Newspaper Page Text
UJood County Reporter.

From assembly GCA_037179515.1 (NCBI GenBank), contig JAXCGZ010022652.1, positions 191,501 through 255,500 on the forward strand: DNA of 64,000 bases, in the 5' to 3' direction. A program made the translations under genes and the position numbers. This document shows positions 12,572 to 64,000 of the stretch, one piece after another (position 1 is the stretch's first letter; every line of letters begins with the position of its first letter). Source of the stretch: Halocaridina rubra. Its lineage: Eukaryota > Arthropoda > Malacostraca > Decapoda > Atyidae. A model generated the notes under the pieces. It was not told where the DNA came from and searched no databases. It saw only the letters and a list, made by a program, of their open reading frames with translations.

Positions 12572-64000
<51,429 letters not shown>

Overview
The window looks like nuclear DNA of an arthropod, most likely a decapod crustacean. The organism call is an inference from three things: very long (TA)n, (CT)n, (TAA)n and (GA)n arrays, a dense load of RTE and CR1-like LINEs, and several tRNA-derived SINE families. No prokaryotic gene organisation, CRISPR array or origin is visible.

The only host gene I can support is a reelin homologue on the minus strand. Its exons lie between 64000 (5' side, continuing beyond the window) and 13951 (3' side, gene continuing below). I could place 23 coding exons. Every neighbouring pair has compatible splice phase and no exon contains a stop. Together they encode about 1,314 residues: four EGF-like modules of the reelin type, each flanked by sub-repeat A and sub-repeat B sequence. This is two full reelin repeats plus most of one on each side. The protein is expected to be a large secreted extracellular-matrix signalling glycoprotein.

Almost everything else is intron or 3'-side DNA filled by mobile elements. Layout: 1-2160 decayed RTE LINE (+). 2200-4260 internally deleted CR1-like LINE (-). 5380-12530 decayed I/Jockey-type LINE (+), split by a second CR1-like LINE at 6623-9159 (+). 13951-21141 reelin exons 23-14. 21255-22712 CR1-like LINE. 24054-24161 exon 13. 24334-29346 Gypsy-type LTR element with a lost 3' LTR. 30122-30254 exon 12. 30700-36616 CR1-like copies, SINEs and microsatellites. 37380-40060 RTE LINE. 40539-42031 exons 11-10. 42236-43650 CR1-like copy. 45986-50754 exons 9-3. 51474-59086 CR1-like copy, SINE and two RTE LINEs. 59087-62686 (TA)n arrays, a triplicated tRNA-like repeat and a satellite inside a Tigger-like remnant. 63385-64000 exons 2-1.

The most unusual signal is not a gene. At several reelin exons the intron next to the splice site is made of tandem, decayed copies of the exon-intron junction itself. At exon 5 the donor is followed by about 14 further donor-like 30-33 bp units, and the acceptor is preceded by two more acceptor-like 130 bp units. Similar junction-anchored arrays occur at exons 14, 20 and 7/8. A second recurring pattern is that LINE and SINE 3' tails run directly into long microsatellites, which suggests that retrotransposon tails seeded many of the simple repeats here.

A. L. Fontaink, Editor and Prop. GRAND RAPIDS, - WISCONSIN TELEGRAMS IX BRIEF. HURRICANE IN TEXAS. The Texas storm reached Newfound land, doing some damage, will rise to former greatness. Destruction was caused up and down the gulf coast, a hundred miles either way from Galveston by the hurricane. The official report on the storm shows the wind velocity 120 miles an hour and the tidal wave tour feet high. One report places the loss of life in Galveston and vicinity at 7,000 to 10,000 with a property loss of $z5,000,- OUC. Chicago will send a relief train to Galveston. The Rock Island road offered to transport provisions and furnishings free. A systematic effort is being made tc clear the wreckage at Galveston and the situation will be greatly improved within a few days. Eustace Taylor, a cotton merchant, said that Galveston would have a tem porary wharf within thirty days and shipping would be resumed. Cuicago subscription to the Galves ton fund amounted io $30,000, the clearing-house, with a gift of SIO,OOO, equaling the record in this country. The attempts at identification were abandoned. Fifty men were shot for rubbing the dead bodies. The quarter master advises the government that the city is ruined and cannot be re built. Merchants claim the contrary. The first assistance received b>- Galveston came in the shape of two small boats filled with provisions, which were issued at once. They dm little toward relieving the hungered, who have subsisted on water-soakea food since Saturday night. Attempts to count tue dean at Gal veston wore adaudoued. Over 50b bodies were burned. People settle down to bring about the order. Those who cannot work are being sent from the city. The total relief cash sub scriptions to date are $34V,835. the deatn list at Galveston is swelled to S.uuu. There is great distress among the survivors, and there is need for food, furnishings, and clothing. Feat ol pestilence exists. Bodies aie being buried m sea and burned, the smallei outside towns wiped out number seventy-five. Thu need of relief at Galveston io urgent. All undamaged provisions are exhausted, physicians are worn out and their medical stores expended. Hun dreds of dead bodies lie iu the streets and on the beach unburied and threaten the health of the survivors. Disinfectants are us necessary us food, medical attendance and shelter. CHINESE WAR. The kaiser forbade returned soldiers to talk about what they saw iu Chiua. Li Hung Chang declared the lives and property of Americans sate for the future. Li Hung Chang will start from Shanghai tor Tientsin to negotiate for peace. Four thousand allied troops marched from Tieu-Tsiu to clear the country ui marauding boxers. it is reported that several hundred Chinese and Coroau converts have oeen massacred on the Coroau border. Prince Cbing returned to Pekin at the request of the emperor to conduct the negotiations looking to peace. Boxers and big knives joined forces and defeated tne Chinese imperial troops north of Kiaug-Su province. An advance on Pao-Tiug-Fu by 4,0o <l allied troops has begun. All the powers but Germany are represented. Prince Clung told Minister Conger he couud not negotiate without Li Hung Chang. The latter was urged to hasten to Pekin. Five million taels iu the Russo China bank at Pekin were confiscated by Russia to insure payment of its in demnity. Prince Clung tells the Pekin minis ter that he cannot begin peace negotiations without the aid of Li Hung Chang. It has become definitely known in London that tiie British government opposes tiie withdrawal of the troops from Pekin. Li Hung Chang reiterates that he will furnish protection to Americans in China and will do all iu his power to bring peace. The assassin of Baron Yon Kettelei has been arrested. He says the Chinese government ordered the as sassination. Russians killed 200 boxers as a punishment tor an attack on .Russian workmen employed on railroad con struction near Pekin. Japan has given informal warning at Washington tiiat in case of the parti tion of China she will take Amoy and the province of Fuhlclen. The situation at Amoy, China, hav ing apparently cleared up considerably, the navy department yesterday in structed Admiral Remey to dispose as he dooms best of the gunboat Castine, which was sent to that port some days ago when the Japanese landed marine*. Italy is said to have instituted peace negotiations and has addressed a note to the powers. The integrity of the empire is insisted upon. A dispatch from Amoy to Berlin says that both the Japanese and English marines were withdrawn yesterday and that everything there is quiet. H. T. Bossman. a Chinese reformer, reached Honolulu bound for San Fran cisco. He said he was going to raise recruits for a reform army for China. Suspicion is growing that the kaiser and czar have a common purpose in China. France, Japan, and the United States are ready to withdraw troops from the capital. The studiously moderate tone of Em peror William's speech at Stettin is much remarked at Ixmdon. There was nothing of the mailed fist or of revenge in his utterances. It is reported that Russia's ulti matum to Li Hung Chang has been de clared unreasonable by the Chinese diplomat and that he has deferred his journey to Pekin in consequence. Consul General Goodnow finds that ninety-three Americans and British missionaries were murdered in China and one hundred and seventy are miss ing and probably met the same fate. A Tientsin correspondent says; “The Germans paired with the Americans in the march through the forbiduen city. The British naval brigade and the marines of the legation guards left Pekin. Dispatches to the Berlin Cologne Ga zette announce that all classes of the Chinese population believe that the Chinese have been victorious over the allied troops. Striking illustrations c. this are given. An undated dispatch from Shanghai to Berlin, announces the arrival there from Pekin of Dr. Von Rosthorn Austro-Hungarian charge d'affaires in China, and Dr. F. M. Knobel, rainistei of the Netherlands. A Pekin correspondent says Mr. Con ger has written a letter asserting that without the aid of the American mis sionaries the defense of the legations would have been impossible. Accord ing to this correspondent the Unitea States minister has received congratu latory telegrams from President Mc- Kinley and others. Nothing came to the state depart ment from Consul John Goodnow, at Shanghai, confirmatory of the press report that Li Hung Chang has asked for an American escort to Pekin, in the absence of a notification of such s request the officials prefer not to make any statement in regard to their re ception of such a request. The war department has been in formed that the transport Warren ar rived at Nagasaki and that the trans port Aztec arrived at Kobe, Japan. The Warren has aboard two battalions of the ninth cavalry and the Aztec the horses of the third cavalry. In ac cordance with the decision of the war department not to send any more troops to China both transports have been ordered to proceed to Manila. OUR ISLANDS. The export duty on low grade of tobacco shipped from Cuba may be removed. A monument to General Henry W. Lawton was unveiled at Fort Wayne, Ind. Governor Mount and W. J. Bryan spoke. A mutiny among native convicts in the Bilibid is mentioned in papers just received from that city. Four of the rautinees were killed and 15 wounded. Army officers are figuring on the use of native troops after the volunteers quit the islands next June. The services rendered by the Macabees and other tribes demonsarate that the Filipino can be made a good soldier. IN SOUTH AFRICA. Lord Roberts reports a fight between boers and Canadians guarding a rail way, but does not give the result. The flight of Kruger to Lourenzo Marquez is regarded in London as an early end of the war. Kruger obtained six months’ leave, Shalkburger is act ing in his place. He has gone to Gurop*. DOMESTIC. Chicago September wheat, 73 1 / £c. Diphtheria is epidemic in South Bend Ind. The republicans carried Maine by over 33,000 majority. A maniac at Fort Scott, Kan., mur dered his grandmother. The condition of spring and winter Wheat Sept. 1 was 09. G. Duluth, Minn, has 52,909 inhabitants, a gain of 59.95 per cent, over 1890. Crowds greeted McKinley on his trip from Somerset, Pa., to Canton, 0. The four breweries at La Crosse, combined with capital of $1,200,000. Scarcity of cows may send the price of milk in New York to eight cents. The Union Veteran legion’s national encampment opened at Fort Wayne, Ind. The father of Emma Abbott has be come insane over the money she lext him. In Kentucky a bulldog bit a baby’s head off and the child's mother went insane. Gov. Roosevelt made two speeches at La Crosse and proceeded to the Da kotas. Gross increase in earnings of $6,438,- 976 is shown in the New York Central's annual report. Thirteen Chicago national banks gained $9,734,090 in deposits from June 29 to Sept. 5. A monument to Stephen C. Foster, the famous song writer, was unveiled at Pittsburg, Pa. Fire at Narragansett Pier destroyed the Casion and Hotel Rockingham. Loss. $300,000. The New Hampshire republican state convention nominates Chester B. Jordan for governor. Ruysdael's famous painting, Silenus Somnolens. was stolen en route from Naples to New York. Woolley and a party of prohibition speakers will start on a special train for a tour of northwest. General Joseph Wheeler was placed on the retired list, having reached the age of 64. the service limit. A Louisville girl, missing for six months, has been earning her living as a stable boy and horse jockey. Anna Doag, of Millerton, N. Y., pre fers poverty to a legacy of $6,000 and home left her by her employer. Thieves robbed South Evanston private bank in the afternoon by work ing an old game on the proprietor. Frederick S. Kent, a pioneer teleg rapher of the days Samuel B. Morse, died suddenly of apoplexy iu Chicago. Rev. Dr. Gunsaulus’ new church at SS Washington street, Chicago, is to he twelve stories high and to cost $600,000. The Chicago white stockings clinch ed the pennant emblematic of the championship of the American league. An excursion steamer with 600 pas sengers abroad foundered off the coast of Massachusetts, but all on board were saved. Rev. George C. Lorimer of Tremont Temple, Boston has refused to accept an increase of salary offered by his church. John Reeder, an old soldier, killed his wife and himself in New York be cause he was jealous of two adopted children. German Catholic societies voted at Peoria to join the federation. Nicho las Gonner, Dubuque, was elected president. William J. Meyer, of Brooklyn, dived into the mud of Coney Island creek and, powerless to free himself, met a dreadful death. Census figures show that the men in Chicago outnumber the women by 51,755. The figures are: Males, 878,- 160; females, 820,415. It is stated that the annual report o’ Comptroller of Currency Dawes will show chat the United States leads ai. other countries in banking. Leaders of the republican and demo cratic campaigns consider fight a dull one and discuss the apathy of the peo pie toward politics this year. It is said the cost of changing the dry docks at tne Mare island and League island yards will involve an additional expenditure of $750,000. The annual report of the Chicago, Milwaukee & Sc. Paul road shows the gross earnings amounted to $41,884,632 for the year ending June 30, 1900. David B. Hill introduces a resolution before the New York state democratic convention denouncing the ice trust. Stanchfield was named for governor. President Mitchell of the United Mine Workers ordered a general strike in the anthracite region, to take effect Monday. Over 140,000 men are af fected. The Western insurance union elected James M. Decamp, Cincinnati, presi dent; L. S. Blackwelder, Chicago, vice president; P. D. McGregor, Chicago, secretary. Five members of the Duncan Clark's female minstrel company were killed in a train wreck on the Illinois Central at Mounds, 111., and eleven others fatally injured. Dr. Frank W. Gunsaulus resigned from the presidency of the Armour institution, Chicago, in order to take more complete charge of Central church. Secretary Thompson, of the National Glass Company, told the Industrial Commission that his company’s prices are about 15 per cent, higher here than abroad. Tha Central Trust company, New , York, began foreclosure proceedings against the United States Milling com pany at Milwaukee. The plan is to reorganize. A corner’s jury at Lansdal, Pa., has held the Reading Railroad company and several employes responsible for the wreck of the Atlantic City ex cursion train. George Zimmer, manager of the Lexington, Neb., telephone exchange and a companion named Thomas, of Kearney, were drowned while attempt ing to ford the Loup river. It is reported at Frankfort, Ky., that efforts will be made to indict Senator Deboe, Former Governor Dradley and other prominent Kentuckians for com plicity in the Goebel murder. The closing of the rubber factory in Newtown, Conn., by the rubber trust will take from the town its only indus try and throw more than half the male population of the place out of work. The Abbott reduced the world’s mile trotting to wagon record at Charter Oak Park, Hartford, Conn., to 2:05 1 / £. The former record was 2:09%, held by Lucille and made at Cleveland in 1891. * Extremely high winds did great damage throughout liunois, Indiana, Wisconsin, and Michigan. St. Paul, Minn., reported a record rainfall. The fruit belt was damaged at least $15,000. In New York, surrounded by her children, grandchildren and great grandchildren, Mrs. Mary Ann Shep herd, seventy years old, was married to her dead husband’s brother, sixty-nine years old. General Manager Russell Harding of the Missouri Pacific railway, while en route east with his wife and some friends, was taken suddenly ill and when the train reached Toledo he was taken to a hospital. Mrs. Evangeline Claire O’Neil, wife of Chicago’s famous barley king, balks lawyers who tried to secure admissions from her regarding $50,000 worth of clothes and jewelry alleged to have been purchased on credit from Chicago merchants. Auditor of Public Accounts McCul lough. Springfield, 111., received word tiiat the Lamont State bank was about to make an assignment and that this couid be averted by an assessment of from 30 to 35 per cent, on shares oi stockholders. Miss Mabel McKinley, the favorite niece of the president, was married at Somerset, Pa., to Dr. Hermanns L. Baer. The head of the nation used his official prerogative to be the first to extend congratulations. Dr. and Mrs Baer are now in Chicago en route to the Pacific coast. F. & M. P. No. 4, 485 passengers, ar rived in Milwaukee after passing through the severest storm the captain ever experienced. Ten passengers were injured. Schooner Dundee foun dered off Cleveland. Kate Hoffman, cook, was drowned. The steamer Lawrence arrived at St. Joseph, after beating about in the storm twenty eight hours and going 300 miles in making her journey from Milwaukee. The steamer John B. Lyon foundered off Conneaut, 0., and fourteen of the crew of sixteen perished. FOREIGN. The French cabinet may resign to succeed Loubet. Nine members of Wells expedition to Tortuga island were killed by the cannibals. A Swiss anarchist arrested in Spain was sent from New York to kill Presi dent Loubet. The lord mayors of London and St. Petersburg will dine with the 2,000 mayors of France. William D. Evans, friend of Ameri can naval officers in South America, died at Montevideo. London papers doubt the story that Yerkes has secured the charter for an underground road. A three-sided war in South America among Peru, Chile and the Argentine Republic is threatened. The Servian king issued a statement that aP intrigues against that throne will be treated as treason. The steamship Coptic is reported quarantined at Kobe, Chinese on board having the bubonic plague. The Manchester (England) cotton spinners have decided not to purchase American spot cotton during Septem ber. Hungarian authorities checked emi gration to tae United States by circu lating letters appealing for aid to return home. At Maisons-Lafitte, Paris, first “Cash" Sloan on the Due De Gromont’s Barnvelt won Prix de Chamant, 5,000 francs, over a course of 22 100 meters. A search of the anarchist arrested in Spain revealed newspaper clippings showing that the reds are closely watching President Loubet of France. The statement of the board of trade, London, for the mouth of August shows increases of 1.403,700 pounds in imports and 7,236.200 pounds in ex ports. Lieut.-Col. Livermore, military at tache of the United States legation at Stockholm, who has been spending several days in Berlin left for Stettin in Emperor William’s suite, to attend the maneuvers. . It is said in court circles at Berlin that Queen Victoria will visit the dowager empress Frederick next month unless the latter’s condition meanwhile should considerably improve which is nor probable. Over a dozen white settlers of Queensland have been murdered, ac cording to a report, several with great cruelty by the Queensland blacks. Trackers with bloodhounds are pur suing the murderers. POLITICAL. The democratic state conventions of California, Nevada and T'tah nominat ed electoral tickets. Gov. Roosevelt made ten speeches in Michigan, and at the end his voice was so badly exhausted that he may not be able to continue the campaign. Wharton Barker expects the middle of the road populists to carry Georgia and elect several southern congress man. He estimates total vote at 1,- 500,000. OJIBWAY SKILL. Indians Who Are Very Clever as Woodworkers. A class of woodworkers who have never been organized into unions, per haps because no business agent knows their language, is the Chippewa, or Ojibway Indians. In the forests of Minnesota and of northern Michigan these primitive woodworkers live. An ax and a drawknife, an awl and a pocket-knife complete their fullest set of tools. With these they produce wooden articles of beauty and utility. The genius of these workers is of wide scope, their work ranging from the graceful sailboats of unequaled speed, in which they fish for food or race fo; pleasure, to the carved crosses whicn mark the graves of their children. From the handling of a “forest giant” in the lumber camp to the carving of an arrow, the Ojibway Indian shows his peerless skill as a woodworker. The arrows of the other Indian tribes have sharp, pointed heads, and require feathering to make them go true, and to carry them point-on to the object aimed at. The arrows of the Pueblo and other southern Indians have delicately pointed tips of steel or flint, which cleave the air. The Ojib way’s arrow differs from these. The head is a heavy, broad-faced block of wood; from this blunt head, broader than the face of a half-dollar the arrow tapers, cone-like, to a narrow stem, which gradually diminishes in size to the notched end. This arrow looks awkward, with its broad head, heavy' enough to crush the skull of a deer, but scientists say it is the ideal form of projectile. The Mackinac boats of the Ojibways are built on the lines of their arrows —broad of bow and tapering gracefully aft. These Indian men are not the only skilled woodworkers of the northern forests. The women and children make baskets of thin strips of the iron wood, and various kinds of fancy work from the tough birch bark. To orna ment the baskets and toy birch bark canoes, quills of the porcupine stained in bright colors are used to embroider pictures of stars of flowers upon me bark. With such nicety do the Indian women and children weave the baskets of brightly-colored strips of wood that many visitors to Mackinac island and the other northern summer resorts fail to appreciate the worth of the Indian wares, mistaking them for the product of machinery in city factories. REFLECTIONS OF GOETHE. Of all peoples the Greeks have dreamt the dream of life best. How can a man come to know him self? Never by thinking, but by do ing. Try to do your duty, and you will know at once what you are worth. What a man does not understand he does not possess. Faith in one's self is private capital kept in one’s own house. There are public savings banks which supply in dividuals in their day of need; but here the creditor quietly takes his in terest for himself. One need only grow old to become gentler in one’s judgments. I see no fault committed which I could not have committed myself. Which is the best government? That which teaches us to govern our selves. OLD IRONSIDES. Ay, tear her tattered ensign down; Long has it waved on high, And many an eye has danced to see That banner in the sky; Beneath it rang the battle shout, And burst the cannon's roar: The meteor of the ocean air Shall sweep the clouds no more. Her deck once red with heroes’ blood, Where knelt the vanquished foe. When winds were hurrying o'er the flood. And waves were white below, No more shall feel the victor's tread, Or know the conquered knee; The harpies of the shore shall pluck The eagle of the seal 0. better that her shattered hulk Should sink beneath the wave; Her thunders shook the mighty deep, And there should be her grave; Nail to the mast her holy flag, Set every threadbare sail, And give her to the god of storms, The lightning and the gale! —Oliver Wendell Holmes. UNTOLD DISASTER EXTENT OF THE RUIN AT GAL VESTON STILL UNKNOWN. PROPERTY LOSS MILLIONS Loss of Life Cannot Be Computed. But Is Estimated at Between 4,000 and 5,000 —Martial Law Declared in Stricken District—Negroes Shot fur Robbing the Dead. Austin, Tex.. Sept. 13. — Gov. Sayres yesterday made the following state ment on the Galveston disaster: "The conditions at Galveston are fully as bad as reported. Communication, however, has been re-established be tween the island and mainland and hereafter the transportation of supplies will be less difficult. The work of clearing the city is progressing fairly well and Adjutant Gen. Scurry is pa trolling the city for the purpose of preventing depredations. The most conservative estimate as to the number of deaths places them at 2,000. The contributions from citizens of this state and the other states are coming in rapidly and liberally and it is confidently expected within the next ten days the work of restoration by the people of Galveston will have begun in good earnest. The destruction of property has been great, and not les than $10,000,000, but it is hoped and believed that even this great loss can be overcome, through the en ergy and self reliance of the people.” During the day contributions fairly deluged the governor, upwards of SIOO.- 000 having been received. Gov. Sayers received a message from General Man ager Trice of the International & Great Northern railway, who is conducting relief operations at Galveston, saying one train consisting of about three hundred Galveston people was brought to Houston yesterday and another trainload, mostly of women and chil dren, last night. The following report was also received from Adjutant Gen eral Scurry at Galveston: “The streets are patrolled by soldiers to prevent thieving. The work of clearing the city is progressing fairly well. The most conservative estimate made of deaths is 2,000.” Gov. Sayres yesterday began receiv ing reports from various points along the gulf coast which would Indicate there has been great property' damage done for several hun dred miles and that the list of Galves ton fatalities and suffering will be largely augmented. Down the coast from Galveston, the towns of Dickin son. Alvin, Alta oma, Texas City and Brookshire were wrecked and hundreds left destitute. Richmond is so badly demolished it will require weeks to clear the town. Missouri City ana Stafford, just opposite, were entirely demolished and the few remaining peo ple in these places have no homes to cover their heads. Bay City was wrecked with much loss of life. Pat ton, Rollover, Bolivar Point, Quintana, Sugarland, Belleville, Wharton, Fair view, Missouri City Sartartia, Areola and El Campo are all reported to be heavy sufferers, both in point of prop erty destroyed and lives lost. Owing to the fact that telegraph service is badly crippled, Gov. Sayres cannot ascertain the exact number of dead at the points named, but it is approxi mated at 500. Ghouls Run Riot. Dallas, Sept. 13.—W. H. McGrath, manager of the Dallas Electric com pany, just from Galveston, said: “The vandalism at Galveston is horrible. The most rigid enforcement of martial iaw has not been able to suppress it entirely. Adjutant General Scurry’s men arrested a hundred or more ne groes. Forty-three of these found with effects taken from dead bodies were tried by court martial. They were convicted and ordered shot. One negro had twenty-three fingers with rings on them in his pocket.” Property of Island Wrecked. Chicago, Sept. 13—The following statement was received late yesterday; “Galveston Sept. 12. —A summary of the conditions prevailing at Galveston is more than the human intellect can master. Briefly stated, the damage to property is anywhere between $15,00u,- 000 and $20,000,000. Tim loss of life cannot be computed. No lists could be kept and all is simple guess work. Those thrown out to sea and buried on the ground wherever found will reach the horrible total of at least 3,000 souls. An estimate of the loss on the island and city of Galveston, and the imme diate surrounding district is between 1,000 and 5,000 deaths. This statement is not made in fright or excitement. The whole story will never be told be cause it cannot be told. Not a single individual escaped property loss. T lie property on the island is wrecked; fully one half was totally swept out of exist ence altogether. Hein must be imme diate.*’ Galveston, Sept. 15. —The first real attempt to clear away the great mass of debris piled along the beach front for a distance of several miles was be gun yesterday. It is hoped a vigorous prosecution of this work will lead to early recovery of the bodies still in the debris. That there are many of them there is no shadow of doubt, as the stench at different points is abso lutely sickening. Everywhere little groups of men, women and children, some of them poorly provided with raiment, were digging in the ruins of their homes for what little household property they could save. The exodus from the city was heavy yesterday, and hundreds more are eager to go who are unable to secure transportation. Ship ping men say the damage to the wharves is by no means as serious as at first supposed. The piling for a considerable distance along the bay front successfully withstood the pound ing it got from the wind and waves, and business men find a measure of consolation in this. More hopeful re ports were received yesterday touching the water supply. The ice supply con tinues bountiful and at many corners lemonade is being served. More effec tive measures were taken yesterday to keep the undesirable element off the island. Soldiers patrolled the water front and challenged all who could not show proper credentials or who were unwilling to work for the privilege of coming into the town. Assurances were received from the railroads that they will do ail in their power to re open communication. NO COUNTRY LIKE AMERICA. So Says a Man Traveling in Foreign Lands. Dr. Everett H. Merwin, a former well known Maryland boy. who has been for some time past a Kansas City phy sician. is making a trip arcund the world. He has sent a letter from Singapore, dated June 19, in which he says in a private letter to the editor; “Almost every young man imagines be would be more contented and make more money if he could only locate in some foreign country. For those not fortunate enough to be born in the United States this is true, but of the Americans who seek fortunes in other lands many are failures and spend the best part of their lives chasing phan toms. America is the only place where a man can make a living with his hands and at the same time be a gen tleman. In England the tradesmen are not recognized in polite society and a laborer is treated more like a deg than a man. There is almost as much caste in England as in India. Wages are about half of those paid iu the States, and a boy, to get a position in an office or store, must pay for it. Every English paper contains linos like this: ‘Wanted —Young man in efry goods store. Premium 10 guineas.’ In other words, he must pay SSO before he can go to work. For the first four or five years he receives no wages and boards himself. At the end of that time, if he thoroughly understands his business and has proved himself hon est and reliable, he will make from $s to $lO per week. All over Europe the conditions of the working classes are the same as in England, and in many cases worse, so it is no wonder that emigrant ships bound for America are crowded and make the return voyage empty. Africa is anew country, but at present the labor is all done by the natives, who work for almost nothing. For every position which can be filled by an intelligent young man with a high school education there are 50 ap plicants. Before the war opened free soup kitchens were running in Cape Town and Johannesburg, and, in fact, all the principal cities in South Africa raised funds to feed the unemployed. Until quite recently all the Japanese government offices were held by men from England and America, but now they have all been discharged and Ja panese put in there places.” EVADING THE CENSOR. Censorship was maintained pretty rigidly during the Spanish-American war. Most of the correspondents faithfully observed the rules. Some others, however, tried various methods and devices to evade them. When Sampson sailed for Porto Rico in the early spring a young correspondent at Key West who knew of the plan raked his brain to think of a way to commu nicate it to his home office. Just as he was about to put to sea himself in a dispatch boat he sent a telegram to his office reading as follows: “Tell father I have gone to Porto Rico.” He argued that this was a very sim ple cipher for the people in the office to read. He confided his great scheme to none of his associates and for a couple of weeks hugged himself with the idea that he had “beaten” them all. When he returned to Key West a tel egram from his paper was handed him. He opened it, expecting to read con gratulations, and nearly fainted when he saw these words: “Have made inquiries, but have been unable to find your father.” —New York Sun. COULDN’T RESIST. An eccentric clergyman in Cornwall had been much annoyed by the way the members of the congregation had of looking around to see late comers. After enduring it for sometime he said on entering the reading desk one day: “Brethren, I regret to see that your attention is called away from your religious duties by your very natural desire to see who comes in behind you. I propose henceforth to save you the trouble by naming each person who may come late.” Ho then began, “Dearly beloved,” but paused half way to interpolate. “Mr. S., with his wife and daughter.” Mr. S. looked rather surprised, but the minister, with perfect gravity, re sumed. Pesently he again paused. “Mr. C. and William D.” The abashed congregation kept their eyes studiously bent on their books The service proceeded in the most or derly manner, the parson interrupting himself every now and then to name some newcomer. At last he said still with the same perfect gravity: “Mrs. S. in anew bonr et.” In a moment every feminine head in the congregation had turned around. — Millinery Trade Review. MAUDE ADD AMS’ MOUNTAIN HOME. Miss Maude Addams, in addition to her wellknown Long Island farm, has a cottage in the Katskills in a re stricted little village and in the most inaccessible part of the village. To this house she goes for the thorough rest needed after a winter’s exhaust ing work and to be gained in the se clusion of her mountain retreat. Her own room is sixty feet long, to permit rehearsals when desirable. The Kendals, in London, who have been busily rehearsing anew play by Mrs. W. K. Clifford entitled Unwisely but Too Well, have been chagrined by the discovery that Sydney Grundy's play, A Debt of Honor, produced at St James’ theater, is almost a replica of the work they had in hand. Arizona, Gus Thomas’ great Ameri can play, had its initial New York opening recently and scored an im mediate hit. ’ BADGER BRIEFS. At Appleton Miss Anna E. Smith and Mr. Mike Moran were married. At Canary David Flink was kicked in the face by a horse and may die. Henry M. Henke ana Augusta Wie &eler of Deer Creek were married. i Joseph Wager, aged 18 years, was kLled whiie chopping near Perronville. At Sheboygan Falls George Spratt was nominated for the assembly by re publicans. At Appleton Matt Heigle and Albert Boehm were each fined $25 and costs for fishing with nets. A prisoner of the Waukesha jail named James Stanton died from the effects of wood alcohol. Miss V’ilda Hancock of Tomah has been appointed teacher at the Standing Rock, North Dakota, agency at S6OO a year. Ihe Appleton physicians who gave valuable aid at the recent wreck at Der pere have received from the railroad company checks for $25 each. At Wausau, Judge Silverthorn fixed the bail of John Robins, the man who shot W . W. 1 enelon of Rhinelander, at $7,000. Pe man is still in jail. M. J. Deutsch and Miss Meda Clark, both formerly of New London were married in Chicago. Mr. Deutsch is secretary of the Building Trades coun cil in Chicago. F. W. John has been appointed post master at Gillett, Oconto county, vice J. W. Pinch, removed and William A. Crothers at Lakeside, Adams county, vice L. Z. Sperbeck removed. At La Crosse William Gable, a build ing contractor, died, aged 64 years. Six weeks ago he dropped the end of a tim ber on his leg, making a bruise from which blood poisoning resulted. Grace Goff and Hattie Brummele, two girls employed in the paper mills at Brokaw, fell with a portion of the floor, eighteen feet. They were buried under a pile of paper, but neither was serious ly hurt. Theodore Hart of Wausau fell from a scaffold 100 feet high at Iron River and broke his jaw and one leg in two places. He was taken to a hospital in West Superior where it is thought he will recover. An additional free delivery service has been ordered at Green Bay, to take effect Oct. 1. It will embrace an area of forty square miles with a population of 1,350. George Johnston was ap pointed carrier. Wisconsin pensions granted: Ori ginal, Nathan Stiner, Merrill, $6; Asa K. Stickuey, Gillett, $6; additional, William Querman. National home, Mil waukee. sl2; increase, Oscar O. Snyder, Wisconsin veterans’ home, Waupaca, $lO. George F. Chester, clerk of the courts of Duluth, was found dead in bed at the West Superior hotel. In one pocket was a pistol and in the other a bottle of chloroform, but there was no evidence of either having been used. Atty. F. C. Cady, who was the reform candidate for mayor of Green Bay at the election last spring suffered a ser ious injury Friday. His horse rau away and he was thrown against an iron hitching post. The cartilage that holds the ribs to the breast bone was torn apart. Harry Olson of Racine, one of the best known breeders of blooded pigeons in southern Wisconsin, and who has nearly 1,000 in his coops, says that diphtheria has broken out among the birds and that within two weeks he lost $250 worth. The disease attacks the pigeons in the throat and soon they suffocate. George Wilkofspy of Waterford, Ra cine county was arrested on the charge of entering the home of J. E. Beck and taking a gold watch case, old coins and a sum of money. The property was found on his person and he admitted the theft. Two years ago he robbed a barber shop at Rochester and served twelve months in the reformatory at Green Gay. He is only 18 years of age. At Green Bay Ellen Doyle, the 10- year-old daughter of Attorney M. J. Doyle, was drowned. The little girl had been to the east side on an errand and was returning to her home about 5 o’clock in the afternoon. As she was crossing the bridge the draw bridge be gan to open for the yacht Aldokin. The little girl made an attempt to jump from the approach to the draw. She missed and fell into the river twenty feet. Gilbert Defebre was near and hastily tying a rope around his arm threw one end to his companion and jumped in after her. In jumping the rope was pulled tight and Lefebre’s arm was dislocated, which disabled him. The girl did not come to the sur face after going down. Recently May Colton, daughter of R. Colton, one of the richest and best known farmers in Green county, was married to Joseph Mitchell, the son of another rich farmer near Monroe. In connection with the ceremony there was a .Mast. Very soon after the peo ple, numbering over fifty, had left the table many of them began to feel sick. R. Colton was taken with gripes that came near terminating in death. Rev. Mr. Aldrich and wife were also very 111 and thirty others thought the end had come. Dr. Newsome who was present was so sick he could not lend any as sistance. The bride and groom left the table for the railway train and on the way to Janesville they were taken desperately ill. When they reached Janesville they summoned Dr. Palmer and he relieved them somewhat, but they were ill during the night and left for home in the morning, cutting short an extended honeymoon trip. Physi cians say the cause of the trouble was the icecream eaten. WHY BEVERIDGE DOOK.S OUNG. Mr. George W. Perkins, the insur ance man, tells this about Senator A. J. Beveridge to The Saturday Evening Post: “One night at a reception which the Senator and I attended soon after his election, the hostess said in mock surprise: “ ‘Are you Senator Beveridge—the Senator from Indiana?’ “The Senator bowed modestly. “ ‘lt hardly seems possible! Why, you are a mere beardless youth!’ “ ‘Madam,’ replied Mr. Beveridge without a smile, T shave.’ ”